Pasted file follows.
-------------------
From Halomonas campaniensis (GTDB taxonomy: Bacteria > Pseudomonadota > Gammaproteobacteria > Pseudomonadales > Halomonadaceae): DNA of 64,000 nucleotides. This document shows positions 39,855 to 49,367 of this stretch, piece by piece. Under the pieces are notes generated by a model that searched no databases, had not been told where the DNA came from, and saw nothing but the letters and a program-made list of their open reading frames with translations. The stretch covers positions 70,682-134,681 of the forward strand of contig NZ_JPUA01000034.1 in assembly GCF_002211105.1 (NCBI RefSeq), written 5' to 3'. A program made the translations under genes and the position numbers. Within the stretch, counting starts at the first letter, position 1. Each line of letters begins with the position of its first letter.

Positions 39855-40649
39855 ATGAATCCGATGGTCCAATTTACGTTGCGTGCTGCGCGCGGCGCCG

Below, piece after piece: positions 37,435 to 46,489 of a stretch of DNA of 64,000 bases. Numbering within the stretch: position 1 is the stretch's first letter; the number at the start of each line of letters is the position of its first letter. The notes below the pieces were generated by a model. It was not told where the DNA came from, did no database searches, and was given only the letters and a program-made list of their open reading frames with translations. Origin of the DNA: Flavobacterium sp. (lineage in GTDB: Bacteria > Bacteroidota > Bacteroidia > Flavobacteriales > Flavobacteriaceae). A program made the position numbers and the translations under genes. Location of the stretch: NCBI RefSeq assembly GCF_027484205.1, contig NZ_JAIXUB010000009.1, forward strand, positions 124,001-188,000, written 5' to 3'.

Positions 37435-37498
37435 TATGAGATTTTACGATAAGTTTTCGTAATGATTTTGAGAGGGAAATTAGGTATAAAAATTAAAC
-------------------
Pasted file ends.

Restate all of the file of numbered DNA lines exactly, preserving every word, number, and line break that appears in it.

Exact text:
From Halomonas campaniensis (GTDB taxonomy: Bacteria > Pseudomonadota > Gammaproteobacteria > Pseudomonadales > Halomonadaceae): DNA of 64,000 nucleotides. This document shows positions 39,855 to 49,367 of this stretch, piece by piece. Under the pieces are notes generated by a model that searched no databases, had not been told where the DNA came from, and saw nothing but the letters and a program-made list of their open reading frames with translations. The stretch covers positions 70,682-134,681 of the forward strand of contig NZ_JPUA01000034.1 in assembly GCF_002211105.1 (NCBI RefSeq), written 5' to 3'. A program made the translations under genes and the position numbers. Within the stretch, counting starts at the first letter, position 1. Each line of letters begins with the position of its first letter.

Positions 39855-40649
39855 ATGAATCCGATGGTCCAATTTACGTTGCGTGCTGCGCGCGGCGCCG

Below, piece after piece: positions 37,435 to 46,489 of a stretch of DNA of 64,000 bases. Numbering within the stretch: position 1 is the stretch's first letter; the number at the start of each line of letters is the position of its first letter. The notes below the pieces were generated by a model. It was not told where the DNA came from, did no database searches, and was given only the letters and a program-made list of their open reading frames with translations. Origin of the DNA: Flavobacterium sp. (lineage in GTDB: Bacteria > Bacteroidota > Bacteroidia > Flavobacteriales > Flavobacteriaceae). A program made the position numbers and the translations under genes. Location of the stretch: NCBI RefSeq assembly GCF_027484205.1, contig NZ_JAIXUB010000009.1, forward strand, positions 124,001-188,000, written 5' to 3'.

Positions 37435-37498
37435 TATGAGATTTTACGATAAGTTTTCGTAATGATTTTGAGAGGGAAATTAGGTATAAAAATTAAAC